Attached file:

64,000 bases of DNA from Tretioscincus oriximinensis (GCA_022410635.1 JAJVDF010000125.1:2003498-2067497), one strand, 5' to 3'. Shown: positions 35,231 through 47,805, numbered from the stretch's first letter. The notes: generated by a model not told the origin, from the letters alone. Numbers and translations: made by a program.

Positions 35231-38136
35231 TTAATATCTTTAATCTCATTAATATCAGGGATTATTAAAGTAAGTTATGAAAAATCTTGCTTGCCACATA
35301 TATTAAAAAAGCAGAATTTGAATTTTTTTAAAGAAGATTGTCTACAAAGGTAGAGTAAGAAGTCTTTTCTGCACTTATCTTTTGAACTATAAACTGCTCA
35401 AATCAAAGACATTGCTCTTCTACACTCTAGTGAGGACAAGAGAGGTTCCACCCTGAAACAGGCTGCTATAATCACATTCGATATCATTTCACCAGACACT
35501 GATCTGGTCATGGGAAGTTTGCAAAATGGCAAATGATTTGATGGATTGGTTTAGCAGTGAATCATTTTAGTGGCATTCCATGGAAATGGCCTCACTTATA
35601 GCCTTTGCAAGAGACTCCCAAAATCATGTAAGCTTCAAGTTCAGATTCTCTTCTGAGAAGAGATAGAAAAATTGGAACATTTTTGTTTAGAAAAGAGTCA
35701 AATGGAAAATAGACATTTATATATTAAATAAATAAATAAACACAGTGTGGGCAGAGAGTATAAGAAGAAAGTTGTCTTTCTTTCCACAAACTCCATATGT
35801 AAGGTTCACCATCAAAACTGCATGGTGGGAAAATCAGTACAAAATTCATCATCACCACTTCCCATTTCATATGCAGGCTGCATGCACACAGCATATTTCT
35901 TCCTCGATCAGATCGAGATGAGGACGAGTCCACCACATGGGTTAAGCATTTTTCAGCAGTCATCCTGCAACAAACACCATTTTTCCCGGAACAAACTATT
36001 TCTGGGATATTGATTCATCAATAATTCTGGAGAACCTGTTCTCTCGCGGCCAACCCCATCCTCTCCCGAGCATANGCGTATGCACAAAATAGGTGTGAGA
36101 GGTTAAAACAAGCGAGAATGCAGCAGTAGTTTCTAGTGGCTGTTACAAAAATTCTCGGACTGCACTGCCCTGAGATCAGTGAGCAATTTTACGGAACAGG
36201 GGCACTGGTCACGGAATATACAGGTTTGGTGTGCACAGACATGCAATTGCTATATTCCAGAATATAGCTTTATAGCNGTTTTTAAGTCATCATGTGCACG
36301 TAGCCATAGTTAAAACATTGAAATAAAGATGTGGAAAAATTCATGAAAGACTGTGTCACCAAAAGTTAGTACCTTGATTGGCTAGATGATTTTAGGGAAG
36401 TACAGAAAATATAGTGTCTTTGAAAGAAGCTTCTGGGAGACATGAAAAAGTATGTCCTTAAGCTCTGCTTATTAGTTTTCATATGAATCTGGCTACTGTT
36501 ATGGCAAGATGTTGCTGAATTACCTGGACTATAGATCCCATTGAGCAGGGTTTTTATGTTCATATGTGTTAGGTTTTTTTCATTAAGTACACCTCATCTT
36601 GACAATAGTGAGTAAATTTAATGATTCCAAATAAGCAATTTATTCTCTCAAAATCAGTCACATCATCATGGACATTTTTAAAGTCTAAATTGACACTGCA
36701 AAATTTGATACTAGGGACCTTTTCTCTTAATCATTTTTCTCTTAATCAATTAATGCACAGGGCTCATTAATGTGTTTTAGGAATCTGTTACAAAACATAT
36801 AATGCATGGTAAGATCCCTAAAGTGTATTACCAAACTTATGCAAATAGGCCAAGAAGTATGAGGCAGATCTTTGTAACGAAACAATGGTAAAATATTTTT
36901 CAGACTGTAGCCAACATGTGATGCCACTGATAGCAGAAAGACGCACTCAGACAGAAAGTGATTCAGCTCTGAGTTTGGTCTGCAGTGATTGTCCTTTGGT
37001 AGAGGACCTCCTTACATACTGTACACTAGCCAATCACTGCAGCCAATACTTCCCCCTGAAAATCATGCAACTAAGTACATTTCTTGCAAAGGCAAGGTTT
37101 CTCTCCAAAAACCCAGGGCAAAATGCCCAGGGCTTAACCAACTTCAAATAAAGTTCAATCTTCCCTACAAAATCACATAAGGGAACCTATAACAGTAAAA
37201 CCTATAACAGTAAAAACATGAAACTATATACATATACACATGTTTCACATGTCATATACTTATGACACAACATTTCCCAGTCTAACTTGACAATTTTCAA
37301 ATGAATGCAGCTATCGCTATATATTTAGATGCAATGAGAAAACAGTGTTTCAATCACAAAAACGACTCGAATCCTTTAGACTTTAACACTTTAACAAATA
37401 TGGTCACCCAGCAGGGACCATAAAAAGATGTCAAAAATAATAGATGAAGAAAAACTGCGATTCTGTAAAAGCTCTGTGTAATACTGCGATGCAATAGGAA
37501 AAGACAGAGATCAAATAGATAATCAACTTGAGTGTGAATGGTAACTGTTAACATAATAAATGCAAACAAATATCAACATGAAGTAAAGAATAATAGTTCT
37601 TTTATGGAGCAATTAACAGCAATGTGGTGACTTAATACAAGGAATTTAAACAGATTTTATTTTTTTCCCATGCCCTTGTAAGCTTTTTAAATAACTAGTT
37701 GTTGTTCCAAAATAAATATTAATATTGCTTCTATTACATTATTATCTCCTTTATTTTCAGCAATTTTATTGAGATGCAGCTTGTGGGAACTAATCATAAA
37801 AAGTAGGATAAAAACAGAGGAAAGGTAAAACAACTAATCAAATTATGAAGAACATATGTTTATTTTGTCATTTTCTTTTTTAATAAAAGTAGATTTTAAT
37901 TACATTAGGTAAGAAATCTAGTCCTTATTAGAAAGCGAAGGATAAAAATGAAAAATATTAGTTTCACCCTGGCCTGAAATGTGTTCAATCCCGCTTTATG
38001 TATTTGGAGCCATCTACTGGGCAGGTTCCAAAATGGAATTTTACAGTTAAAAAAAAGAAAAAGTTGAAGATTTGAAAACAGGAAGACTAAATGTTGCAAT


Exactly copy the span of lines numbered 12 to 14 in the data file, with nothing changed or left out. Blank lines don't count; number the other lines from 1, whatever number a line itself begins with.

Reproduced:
36101 GGTTAAAACAAGCGAGAATGCAGCAGTAGTTTCTAGTGGCTGTTACAAAAATTCTCGGACTGCACTGCCCTGAGATCAGTGAGCAATTTTACGGAACAGG
36201 GGCACTGGTCACGGAATATACAGGTTTGGTGTGCACAGACATGCAATTGCTATATTCCAGAATATAGCTTTATAGCNGTTTTTAAGTCATCATGTGCACG
36301 TAGCCATAGTTAAAACATTGAAATAAAGATGTGGAAAAATTCATGAAAGACTGTGTCACCAAAAGTTAGTACCTTGATTGGCTAGATGATTTTAGGGAAG